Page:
Crises, both natural and man-made, have long driven change in architecture and urban planning. In the coronavirus era, when indoor spaces have become danger zones, architects have been tasked with figuring out how to make social gatherings and community activities possible again. The Times recently asked several how they’re thinking outside the six-foot bubble.
|Claire Weisz of WXY, an urban design and architecture firm in New York, has proposed putting up awnings over sidewalks, so stores that lack the space for social distancing can put their wares outside. The idea draws on a New York City program that has allowed restaurants to expand their outdoor dining areas into the street.|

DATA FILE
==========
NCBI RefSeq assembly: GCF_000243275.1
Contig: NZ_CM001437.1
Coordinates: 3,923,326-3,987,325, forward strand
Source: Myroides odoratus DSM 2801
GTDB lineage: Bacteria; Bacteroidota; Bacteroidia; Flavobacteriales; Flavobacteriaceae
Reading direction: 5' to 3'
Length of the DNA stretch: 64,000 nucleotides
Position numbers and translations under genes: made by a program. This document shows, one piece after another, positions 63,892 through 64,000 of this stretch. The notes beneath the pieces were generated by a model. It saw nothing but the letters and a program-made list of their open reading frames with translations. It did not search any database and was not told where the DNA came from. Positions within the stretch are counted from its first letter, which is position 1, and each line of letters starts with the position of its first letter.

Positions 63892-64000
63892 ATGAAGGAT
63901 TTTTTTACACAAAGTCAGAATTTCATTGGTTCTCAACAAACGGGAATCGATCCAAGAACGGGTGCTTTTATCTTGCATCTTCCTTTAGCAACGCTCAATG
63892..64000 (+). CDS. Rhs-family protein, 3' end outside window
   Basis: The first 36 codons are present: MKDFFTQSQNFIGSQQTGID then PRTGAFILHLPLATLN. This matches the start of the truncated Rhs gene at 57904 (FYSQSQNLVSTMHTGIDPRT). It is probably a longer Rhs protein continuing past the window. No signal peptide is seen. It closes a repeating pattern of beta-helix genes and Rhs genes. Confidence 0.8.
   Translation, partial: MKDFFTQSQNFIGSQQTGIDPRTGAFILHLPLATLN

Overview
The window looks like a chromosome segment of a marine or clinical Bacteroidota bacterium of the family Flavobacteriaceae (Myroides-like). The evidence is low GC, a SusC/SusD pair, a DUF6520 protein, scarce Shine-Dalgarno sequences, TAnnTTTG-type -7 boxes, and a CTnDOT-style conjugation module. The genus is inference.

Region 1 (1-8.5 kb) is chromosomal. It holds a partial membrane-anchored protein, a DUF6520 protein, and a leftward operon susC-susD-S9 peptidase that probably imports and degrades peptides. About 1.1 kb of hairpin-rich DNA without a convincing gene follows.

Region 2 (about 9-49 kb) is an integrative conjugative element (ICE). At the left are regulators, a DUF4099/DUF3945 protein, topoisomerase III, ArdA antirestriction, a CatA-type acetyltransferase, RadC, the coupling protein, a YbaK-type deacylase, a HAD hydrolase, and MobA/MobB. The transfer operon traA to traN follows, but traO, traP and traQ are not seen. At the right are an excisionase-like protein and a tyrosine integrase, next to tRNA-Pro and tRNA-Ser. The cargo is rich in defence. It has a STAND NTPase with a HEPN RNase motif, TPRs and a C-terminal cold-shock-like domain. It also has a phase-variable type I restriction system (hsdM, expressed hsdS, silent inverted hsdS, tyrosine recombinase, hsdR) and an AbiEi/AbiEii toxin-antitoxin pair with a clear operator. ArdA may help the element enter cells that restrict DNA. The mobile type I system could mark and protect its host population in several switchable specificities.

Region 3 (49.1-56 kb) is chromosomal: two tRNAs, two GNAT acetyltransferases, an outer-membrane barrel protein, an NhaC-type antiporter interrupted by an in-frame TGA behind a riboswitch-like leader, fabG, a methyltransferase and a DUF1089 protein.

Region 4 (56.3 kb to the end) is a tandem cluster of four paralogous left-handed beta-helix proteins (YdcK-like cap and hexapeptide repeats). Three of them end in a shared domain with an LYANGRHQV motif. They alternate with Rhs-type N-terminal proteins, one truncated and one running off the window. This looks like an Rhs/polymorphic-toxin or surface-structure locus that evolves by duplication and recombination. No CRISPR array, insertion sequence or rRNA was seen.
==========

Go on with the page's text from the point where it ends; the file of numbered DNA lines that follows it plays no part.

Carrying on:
|Ms. Weisz also came up with inventive ways to help adapt a Brooklyn school that plans to welcome students back for in-person learning. One solution was to use socially distanced markings that resemble a playground game on the sidewalks where students wait to begin their staggered schedules. Another New York firm, SITU, designed special shelters for the school where children can take part in activities, with a partitioned area for temperature checks.